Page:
This is the third in a series of articles discussing potential candidates for the position of United Nations Secretary-General. The current holder of the post, Ban Ki-Moon of South Korea, is perfectly within regulations to stand for a third term when the 2016 election comes around; however, if he were to be successful, he would become the first UN Gen-Sec to survive more than two stints in office, and therefore history is against him. Previous articles have proposed the divisive Serb and current President of the UN General Assembly Vuk Jeremic (http://wp.me/p3g0mz-1g) and UN Development Programme leader and ex-Kiwi Prime Minister Helen Clark (http://wp.me/p3g0mz-1l), both of whom have proven international reputations. This piece highlights a third candidate, Polish Foreign Minister Radoslaw (or Radek) Sikorski, a journalist-turned-politician with a personal hunger for power.
Candidate III – Radoslaw Sikorski
The Pole, unlike Jeremic and Clark, ticks all the important boxes. Namely, he hails from the next logical area of the globe (Eastern Europe) to be represented in the Gen-Sec role; and he is well and truly ‘in with the big guns’, i.e. the Security Council, who importantly still hold the power to veto candidates (similar to the format of recent elections in the Islamic Republic of Iran). Sikorski has been sourcing Western allies since he was a student; he read PPE at PembrokeCollege, Oxford, where, somewhat trivially, he was a member of the elitist Bullingdon Club – along with other prominent politicians. Since studying, the Pole has worked for several broadsheet newspapers, including the Observer and the Telegraph, both in Britain and overseas; he reported from Afghanistan during the war against the USSR. Before returning to Poland in 2005 to enter domestic politics, Sikorski spent time in the American world of Think Tanks, networking to great effect and creating a platform from which to launch a personal campaign. That campaign could get underway sooner rather than later.
Polish Foreign Minister
In 2007, after two years of political turmoil, Sikorski found a home with the Civic Party and was sworn in as Foreign Minister. In conjunction with the fact that Poland is the only European country to increase its defence spending since the global financial crisis, Sikorski has gone about diplomatic business in a rather pragmatic fashion, building and strengthening relationships with Germany and Russia, before seeking an increased role for his country in the workings of NATO, which Poland joined in 1999. He also implemented effective reforms to modernise the infrastructure of the Polish Foreign Ministry, to maintain the international relations he has built. Analysts have commented that Sikorski’s talent for diplomacy has been a significant factor in Poland’s relatively strong economic performance over the last few years (steady at between 3-4% growth in real GDP) – the foreign minister has sought economic unity with Germany, a useful ally in a time of uncertainty for the Eurozone that surrounds Poland in many senses. He has also strengthened relations with Britain, recently speaking on the UK as the future leader of Europe as a political and economic entity – a view that Sikorski’s ex-Bullingdon pals might well take on board if the Pole jumps to the top of the United Nations.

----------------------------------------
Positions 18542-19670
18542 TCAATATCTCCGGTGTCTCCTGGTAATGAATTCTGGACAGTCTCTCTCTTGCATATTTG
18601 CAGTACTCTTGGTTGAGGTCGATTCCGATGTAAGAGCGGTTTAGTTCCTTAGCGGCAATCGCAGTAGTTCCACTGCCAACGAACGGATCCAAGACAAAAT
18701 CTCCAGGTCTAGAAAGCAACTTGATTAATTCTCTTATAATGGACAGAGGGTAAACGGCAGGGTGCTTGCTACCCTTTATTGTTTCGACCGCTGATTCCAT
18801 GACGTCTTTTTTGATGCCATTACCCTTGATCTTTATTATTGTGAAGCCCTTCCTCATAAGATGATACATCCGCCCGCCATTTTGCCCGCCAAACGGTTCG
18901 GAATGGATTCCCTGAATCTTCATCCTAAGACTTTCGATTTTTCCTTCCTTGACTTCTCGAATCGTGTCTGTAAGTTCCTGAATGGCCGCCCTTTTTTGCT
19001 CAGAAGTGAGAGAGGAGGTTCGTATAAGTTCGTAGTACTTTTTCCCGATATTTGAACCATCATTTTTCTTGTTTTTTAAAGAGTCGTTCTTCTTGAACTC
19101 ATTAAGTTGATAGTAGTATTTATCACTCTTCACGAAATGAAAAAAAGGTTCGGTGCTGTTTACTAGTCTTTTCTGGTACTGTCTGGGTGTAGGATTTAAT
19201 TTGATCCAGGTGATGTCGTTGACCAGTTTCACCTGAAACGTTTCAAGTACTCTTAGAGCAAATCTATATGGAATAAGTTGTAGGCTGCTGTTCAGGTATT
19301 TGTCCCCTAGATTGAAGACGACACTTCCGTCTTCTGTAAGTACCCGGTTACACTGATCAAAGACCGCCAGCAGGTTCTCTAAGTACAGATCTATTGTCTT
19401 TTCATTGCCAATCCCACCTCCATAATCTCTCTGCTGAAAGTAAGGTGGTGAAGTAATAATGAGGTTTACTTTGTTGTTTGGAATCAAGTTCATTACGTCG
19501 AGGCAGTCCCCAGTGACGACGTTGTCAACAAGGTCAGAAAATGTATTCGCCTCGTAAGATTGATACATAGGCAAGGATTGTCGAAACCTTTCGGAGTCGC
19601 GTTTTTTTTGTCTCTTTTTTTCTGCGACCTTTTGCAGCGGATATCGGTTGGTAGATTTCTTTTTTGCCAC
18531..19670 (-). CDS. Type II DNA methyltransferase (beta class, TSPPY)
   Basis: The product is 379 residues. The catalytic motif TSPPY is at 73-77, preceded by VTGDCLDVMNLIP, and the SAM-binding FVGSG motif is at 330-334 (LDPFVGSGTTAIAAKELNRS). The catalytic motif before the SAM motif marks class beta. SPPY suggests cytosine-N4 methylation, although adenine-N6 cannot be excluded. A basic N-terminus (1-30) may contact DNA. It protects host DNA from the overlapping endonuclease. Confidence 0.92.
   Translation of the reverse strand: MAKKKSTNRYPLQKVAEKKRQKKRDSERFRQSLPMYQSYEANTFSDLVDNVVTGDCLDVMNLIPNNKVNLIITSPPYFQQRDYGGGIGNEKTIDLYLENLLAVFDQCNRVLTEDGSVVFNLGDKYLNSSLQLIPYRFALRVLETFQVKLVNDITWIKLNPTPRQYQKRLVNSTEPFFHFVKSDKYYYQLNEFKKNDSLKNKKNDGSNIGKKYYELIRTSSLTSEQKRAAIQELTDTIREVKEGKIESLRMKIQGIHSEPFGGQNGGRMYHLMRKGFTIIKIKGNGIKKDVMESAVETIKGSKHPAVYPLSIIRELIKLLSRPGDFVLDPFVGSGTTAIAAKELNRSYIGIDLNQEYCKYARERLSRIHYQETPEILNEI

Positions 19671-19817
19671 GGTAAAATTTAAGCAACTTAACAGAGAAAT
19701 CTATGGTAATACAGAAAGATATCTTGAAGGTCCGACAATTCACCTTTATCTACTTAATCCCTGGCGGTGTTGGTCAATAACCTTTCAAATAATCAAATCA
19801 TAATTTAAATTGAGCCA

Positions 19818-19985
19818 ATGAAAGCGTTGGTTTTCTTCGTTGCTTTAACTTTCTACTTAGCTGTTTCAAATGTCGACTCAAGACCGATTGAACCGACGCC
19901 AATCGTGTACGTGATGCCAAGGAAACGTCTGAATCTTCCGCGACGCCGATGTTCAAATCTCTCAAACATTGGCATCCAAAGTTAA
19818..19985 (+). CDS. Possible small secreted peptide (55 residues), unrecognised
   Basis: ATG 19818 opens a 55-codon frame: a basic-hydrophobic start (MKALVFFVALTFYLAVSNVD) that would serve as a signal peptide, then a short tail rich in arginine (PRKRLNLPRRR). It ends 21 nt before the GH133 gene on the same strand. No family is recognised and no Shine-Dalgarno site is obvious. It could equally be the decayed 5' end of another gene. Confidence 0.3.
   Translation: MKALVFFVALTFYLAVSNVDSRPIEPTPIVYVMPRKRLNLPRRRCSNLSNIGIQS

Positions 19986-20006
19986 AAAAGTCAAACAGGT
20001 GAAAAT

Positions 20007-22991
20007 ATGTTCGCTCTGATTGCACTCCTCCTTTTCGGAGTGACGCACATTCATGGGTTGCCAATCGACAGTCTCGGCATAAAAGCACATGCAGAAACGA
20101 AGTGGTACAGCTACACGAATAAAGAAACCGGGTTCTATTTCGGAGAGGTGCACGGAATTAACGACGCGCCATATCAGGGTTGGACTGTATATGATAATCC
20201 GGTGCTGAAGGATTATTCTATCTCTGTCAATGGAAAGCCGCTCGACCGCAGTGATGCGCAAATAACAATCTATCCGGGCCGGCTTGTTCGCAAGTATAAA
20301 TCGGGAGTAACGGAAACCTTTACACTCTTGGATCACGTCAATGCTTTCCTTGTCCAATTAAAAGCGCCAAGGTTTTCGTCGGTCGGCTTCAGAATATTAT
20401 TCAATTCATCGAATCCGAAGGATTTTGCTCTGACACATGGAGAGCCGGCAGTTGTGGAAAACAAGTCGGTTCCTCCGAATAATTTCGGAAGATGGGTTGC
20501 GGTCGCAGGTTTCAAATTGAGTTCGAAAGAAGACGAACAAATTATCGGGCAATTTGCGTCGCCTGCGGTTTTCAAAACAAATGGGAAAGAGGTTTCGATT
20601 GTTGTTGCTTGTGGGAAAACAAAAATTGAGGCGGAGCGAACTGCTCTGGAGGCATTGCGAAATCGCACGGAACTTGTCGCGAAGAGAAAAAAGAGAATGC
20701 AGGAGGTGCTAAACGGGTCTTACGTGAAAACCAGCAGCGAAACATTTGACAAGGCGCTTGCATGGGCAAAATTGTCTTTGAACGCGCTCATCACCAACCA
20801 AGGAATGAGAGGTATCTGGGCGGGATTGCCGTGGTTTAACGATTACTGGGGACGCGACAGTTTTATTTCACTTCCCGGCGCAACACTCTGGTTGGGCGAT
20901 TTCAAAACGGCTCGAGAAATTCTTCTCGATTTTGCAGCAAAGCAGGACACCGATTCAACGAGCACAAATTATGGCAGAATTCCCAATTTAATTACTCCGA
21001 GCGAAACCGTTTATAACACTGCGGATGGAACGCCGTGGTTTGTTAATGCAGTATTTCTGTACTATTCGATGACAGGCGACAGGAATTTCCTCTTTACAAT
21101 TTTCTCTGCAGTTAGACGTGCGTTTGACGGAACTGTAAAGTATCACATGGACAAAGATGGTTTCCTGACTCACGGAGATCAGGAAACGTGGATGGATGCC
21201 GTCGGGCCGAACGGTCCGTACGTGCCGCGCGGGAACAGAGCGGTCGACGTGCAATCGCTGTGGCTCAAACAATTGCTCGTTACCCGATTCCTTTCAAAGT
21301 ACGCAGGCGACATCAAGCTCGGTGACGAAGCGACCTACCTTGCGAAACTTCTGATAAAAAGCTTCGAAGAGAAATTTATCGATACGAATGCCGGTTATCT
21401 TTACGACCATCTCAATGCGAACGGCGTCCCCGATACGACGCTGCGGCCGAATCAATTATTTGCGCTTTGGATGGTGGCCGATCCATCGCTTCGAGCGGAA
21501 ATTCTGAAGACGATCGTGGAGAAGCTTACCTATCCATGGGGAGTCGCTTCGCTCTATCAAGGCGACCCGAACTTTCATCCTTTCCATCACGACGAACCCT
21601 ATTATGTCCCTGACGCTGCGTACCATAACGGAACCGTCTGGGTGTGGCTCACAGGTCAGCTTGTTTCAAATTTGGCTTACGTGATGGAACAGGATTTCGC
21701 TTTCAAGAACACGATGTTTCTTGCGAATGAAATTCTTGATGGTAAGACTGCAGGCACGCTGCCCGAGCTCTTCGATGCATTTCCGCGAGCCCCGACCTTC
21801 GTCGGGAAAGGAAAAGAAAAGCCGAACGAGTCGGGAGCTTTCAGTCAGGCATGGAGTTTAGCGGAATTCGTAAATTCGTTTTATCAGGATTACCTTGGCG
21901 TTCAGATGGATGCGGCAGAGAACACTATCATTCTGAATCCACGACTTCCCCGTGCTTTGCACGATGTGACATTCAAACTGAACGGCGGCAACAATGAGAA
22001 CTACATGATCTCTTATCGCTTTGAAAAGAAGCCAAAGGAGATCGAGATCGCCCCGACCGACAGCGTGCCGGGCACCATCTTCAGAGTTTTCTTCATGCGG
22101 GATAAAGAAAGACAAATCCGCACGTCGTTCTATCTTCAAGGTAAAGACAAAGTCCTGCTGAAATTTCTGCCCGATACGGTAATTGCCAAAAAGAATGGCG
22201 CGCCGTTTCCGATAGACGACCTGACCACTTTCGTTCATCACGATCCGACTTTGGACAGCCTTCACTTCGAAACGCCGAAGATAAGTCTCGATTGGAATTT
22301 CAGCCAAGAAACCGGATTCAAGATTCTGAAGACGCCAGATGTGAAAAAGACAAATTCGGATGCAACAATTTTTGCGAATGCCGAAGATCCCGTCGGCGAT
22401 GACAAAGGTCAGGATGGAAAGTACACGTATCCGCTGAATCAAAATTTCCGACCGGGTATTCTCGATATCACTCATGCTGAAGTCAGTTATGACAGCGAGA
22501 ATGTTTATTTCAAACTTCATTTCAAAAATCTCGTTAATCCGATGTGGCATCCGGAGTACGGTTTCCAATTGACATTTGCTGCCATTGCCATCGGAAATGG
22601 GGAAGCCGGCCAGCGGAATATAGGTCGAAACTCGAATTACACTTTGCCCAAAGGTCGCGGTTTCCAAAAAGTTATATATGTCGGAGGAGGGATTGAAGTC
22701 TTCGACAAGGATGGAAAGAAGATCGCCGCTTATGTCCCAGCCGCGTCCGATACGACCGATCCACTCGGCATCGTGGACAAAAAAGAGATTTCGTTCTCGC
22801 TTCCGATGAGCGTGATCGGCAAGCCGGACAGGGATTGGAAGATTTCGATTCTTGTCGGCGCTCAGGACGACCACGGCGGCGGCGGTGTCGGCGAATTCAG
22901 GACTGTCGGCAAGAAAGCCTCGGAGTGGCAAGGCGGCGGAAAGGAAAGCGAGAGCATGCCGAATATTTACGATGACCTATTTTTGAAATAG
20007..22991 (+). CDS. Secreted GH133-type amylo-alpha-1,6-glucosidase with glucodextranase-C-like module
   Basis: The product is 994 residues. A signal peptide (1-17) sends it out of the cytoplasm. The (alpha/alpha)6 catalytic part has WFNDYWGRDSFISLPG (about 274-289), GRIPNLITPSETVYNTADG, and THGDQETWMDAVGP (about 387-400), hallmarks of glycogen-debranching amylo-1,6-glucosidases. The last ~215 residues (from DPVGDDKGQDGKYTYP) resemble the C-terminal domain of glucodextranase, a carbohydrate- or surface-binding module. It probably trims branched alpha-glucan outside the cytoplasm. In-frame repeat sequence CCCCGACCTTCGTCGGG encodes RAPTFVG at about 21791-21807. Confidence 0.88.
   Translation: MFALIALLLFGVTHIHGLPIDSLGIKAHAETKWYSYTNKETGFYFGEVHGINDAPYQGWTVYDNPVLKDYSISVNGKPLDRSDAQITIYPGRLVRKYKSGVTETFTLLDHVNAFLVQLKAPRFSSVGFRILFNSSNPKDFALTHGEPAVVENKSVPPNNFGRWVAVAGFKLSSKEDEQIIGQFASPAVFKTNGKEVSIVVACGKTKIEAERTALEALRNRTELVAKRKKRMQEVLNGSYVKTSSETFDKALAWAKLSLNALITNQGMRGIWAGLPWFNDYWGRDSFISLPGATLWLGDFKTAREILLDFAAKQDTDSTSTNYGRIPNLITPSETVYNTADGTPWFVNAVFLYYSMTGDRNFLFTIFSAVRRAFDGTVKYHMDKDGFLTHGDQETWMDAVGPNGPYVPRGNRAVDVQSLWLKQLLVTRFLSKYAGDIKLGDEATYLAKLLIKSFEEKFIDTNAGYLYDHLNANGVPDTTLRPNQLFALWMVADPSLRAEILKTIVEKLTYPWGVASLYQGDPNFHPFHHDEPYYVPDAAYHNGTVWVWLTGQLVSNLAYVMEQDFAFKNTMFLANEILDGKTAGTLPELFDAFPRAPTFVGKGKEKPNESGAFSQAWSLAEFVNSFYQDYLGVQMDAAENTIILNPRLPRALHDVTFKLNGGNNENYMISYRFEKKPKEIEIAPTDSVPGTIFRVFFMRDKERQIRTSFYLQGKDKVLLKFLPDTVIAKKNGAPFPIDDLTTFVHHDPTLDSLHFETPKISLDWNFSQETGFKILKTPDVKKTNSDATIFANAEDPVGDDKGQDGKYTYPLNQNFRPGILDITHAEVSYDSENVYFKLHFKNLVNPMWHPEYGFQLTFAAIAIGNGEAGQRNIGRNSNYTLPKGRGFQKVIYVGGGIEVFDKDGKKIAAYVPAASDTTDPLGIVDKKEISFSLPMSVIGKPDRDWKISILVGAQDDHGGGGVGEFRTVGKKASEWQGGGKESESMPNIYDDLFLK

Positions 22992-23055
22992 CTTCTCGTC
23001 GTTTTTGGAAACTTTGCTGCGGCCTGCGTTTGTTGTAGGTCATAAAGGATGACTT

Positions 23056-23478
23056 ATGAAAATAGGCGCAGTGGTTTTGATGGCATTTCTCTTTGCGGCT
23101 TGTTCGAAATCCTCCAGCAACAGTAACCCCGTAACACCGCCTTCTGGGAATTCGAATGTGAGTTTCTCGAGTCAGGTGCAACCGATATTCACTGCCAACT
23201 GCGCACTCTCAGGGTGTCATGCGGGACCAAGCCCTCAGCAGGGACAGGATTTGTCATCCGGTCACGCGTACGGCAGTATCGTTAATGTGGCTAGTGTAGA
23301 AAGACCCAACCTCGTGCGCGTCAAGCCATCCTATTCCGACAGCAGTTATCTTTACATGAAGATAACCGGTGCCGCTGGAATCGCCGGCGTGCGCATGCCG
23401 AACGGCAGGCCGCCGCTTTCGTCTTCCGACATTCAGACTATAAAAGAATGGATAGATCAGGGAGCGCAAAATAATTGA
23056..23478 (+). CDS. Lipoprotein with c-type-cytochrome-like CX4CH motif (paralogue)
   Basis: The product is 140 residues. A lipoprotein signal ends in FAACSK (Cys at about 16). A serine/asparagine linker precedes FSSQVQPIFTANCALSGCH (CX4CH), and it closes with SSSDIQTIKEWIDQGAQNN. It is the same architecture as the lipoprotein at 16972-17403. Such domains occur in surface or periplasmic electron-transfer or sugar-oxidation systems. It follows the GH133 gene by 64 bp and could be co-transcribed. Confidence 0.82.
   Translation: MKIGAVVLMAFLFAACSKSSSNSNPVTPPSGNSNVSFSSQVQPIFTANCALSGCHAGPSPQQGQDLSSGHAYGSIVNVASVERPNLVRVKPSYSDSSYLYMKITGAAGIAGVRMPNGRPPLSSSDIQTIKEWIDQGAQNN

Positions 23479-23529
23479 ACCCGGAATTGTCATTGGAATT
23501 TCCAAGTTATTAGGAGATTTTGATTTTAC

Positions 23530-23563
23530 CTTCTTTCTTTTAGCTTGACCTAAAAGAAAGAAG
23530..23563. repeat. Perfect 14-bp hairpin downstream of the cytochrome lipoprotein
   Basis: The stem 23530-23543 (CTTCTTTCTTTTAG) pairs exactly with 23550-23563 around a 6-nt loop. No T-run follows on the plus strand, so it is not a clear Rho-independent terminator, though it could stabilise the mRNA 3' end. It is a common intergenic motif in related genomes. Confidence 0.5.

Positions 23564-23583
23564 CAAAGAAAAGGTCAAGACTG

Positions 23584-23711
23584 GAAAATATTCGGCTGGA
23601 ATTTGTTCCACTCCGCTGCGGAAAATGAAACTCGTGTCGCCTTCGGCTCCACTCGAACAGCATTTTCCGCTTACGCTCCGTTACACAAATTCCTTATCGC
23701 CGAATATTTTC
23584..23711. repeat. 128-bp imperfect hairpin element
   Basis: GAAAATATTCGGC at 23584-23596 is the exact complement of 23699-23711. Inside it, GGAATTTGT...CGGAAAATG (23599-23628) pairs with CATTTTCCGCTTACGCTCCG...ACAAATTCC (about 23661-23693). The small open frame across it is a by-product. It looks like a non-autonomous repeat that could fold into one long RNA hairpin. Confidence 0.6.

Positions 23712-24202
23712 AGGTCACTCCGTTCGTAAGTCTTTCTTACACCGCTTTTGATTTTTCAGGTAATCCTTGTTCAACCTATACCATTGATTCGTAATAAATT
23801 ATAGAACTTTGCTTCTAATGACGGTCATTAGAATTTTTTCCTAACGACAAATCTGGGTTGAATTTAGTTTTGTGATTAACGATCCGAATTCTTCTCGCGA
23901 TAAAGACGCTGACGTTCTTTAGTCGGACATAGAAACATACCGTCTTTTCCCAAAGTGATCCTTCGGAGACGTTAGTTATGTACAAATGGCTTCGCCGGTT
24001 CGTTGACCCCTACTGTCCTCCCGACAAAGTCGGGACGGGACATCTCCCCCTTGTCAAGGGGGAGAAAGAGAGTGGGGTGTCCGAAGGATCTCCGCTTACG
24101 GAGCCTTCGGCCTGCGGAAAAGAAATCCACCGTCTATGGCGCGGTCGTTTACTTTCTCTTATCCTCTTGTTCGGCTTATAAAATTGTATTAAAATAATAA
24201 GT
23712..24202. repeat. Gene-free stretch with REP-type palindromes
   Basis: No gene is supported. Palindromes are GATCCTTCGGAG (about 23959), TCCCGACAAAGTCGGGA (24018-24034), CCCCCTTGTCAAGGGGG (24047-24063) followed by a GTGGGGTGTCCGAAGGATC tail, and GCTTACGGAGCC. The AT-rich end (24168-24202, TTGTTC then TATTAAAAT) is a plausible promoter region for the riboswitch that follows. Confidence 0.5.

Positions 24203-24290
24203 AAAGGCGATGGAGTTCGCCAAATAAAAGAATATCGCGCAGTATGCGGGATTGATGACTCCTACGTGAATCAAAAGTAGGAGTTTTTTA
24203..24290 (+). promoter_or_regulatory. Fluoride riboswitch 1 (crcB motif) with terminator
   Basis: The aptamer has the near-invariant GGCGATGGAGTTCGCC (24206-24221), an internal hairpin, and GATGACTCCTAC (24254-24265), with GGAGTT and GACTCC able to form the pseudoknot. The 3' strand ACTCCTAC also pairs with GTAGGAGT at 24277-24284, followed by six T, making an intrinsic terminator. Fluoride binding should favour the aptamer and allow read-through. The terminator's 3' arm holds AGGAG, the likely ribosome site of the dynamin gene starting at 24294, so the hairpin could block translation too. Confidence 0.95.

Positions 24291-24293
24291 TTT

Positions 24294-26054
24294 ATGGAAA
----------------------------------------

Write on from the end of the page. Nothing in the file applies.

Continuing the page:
Sikorski will undoubtedly be hungry for more personal power, and will certainly stand for the UN Gen-Sec role if he gets the chance. There was considerable talk of him abandoning Poland’s ambitions in NATO to take up the General-Secretary role within the very same organisation himself back in 2009. Unfortunately for Radek, ex-Danish Prime Minsiter Anders Fogh Rasmussen assumed that particular vacancy. However, Sikorski’s position is better set this time around. He would leave Poland diplomatically competitive; he himself is four years more experienced in international politics; and the global community is pointing more and more to Eastern Europe as a hunting ground for new world leaders. Hence, Vuk Jeremic of is likely to be a strong competitor – it is Sikoski’s relationship with the West that will benefit him vis-à-vis the Serb.
The only issue with Sikorski is his rather realist attitude to war and the armed forces. In that sense, perhaps the Gen-Sec role in NATO would suit him better that its opposite number in the UN. Regardless, the Pole may have to prove himself on the humanitarian development front to fight off other candidates such as Clark, which will be tricky given her particular experience in that field. As the Eurozone crisis reaches boiling point, so Poland’s diplomatic position will be determined, and perhaps it is then that Sikorski will ultimately prove himself. Either that, or he will burn out, and the bookies will be forced to continue scouring ex-Soviet states for prominent politicians.
Neil Buckley, ‘Foreign Policy: Poland eyes lead EU role despite Euro delays’. Financial Times, 22/03/201
‘Sikorski in Oxford (Again)’. Economist, 23/09/2012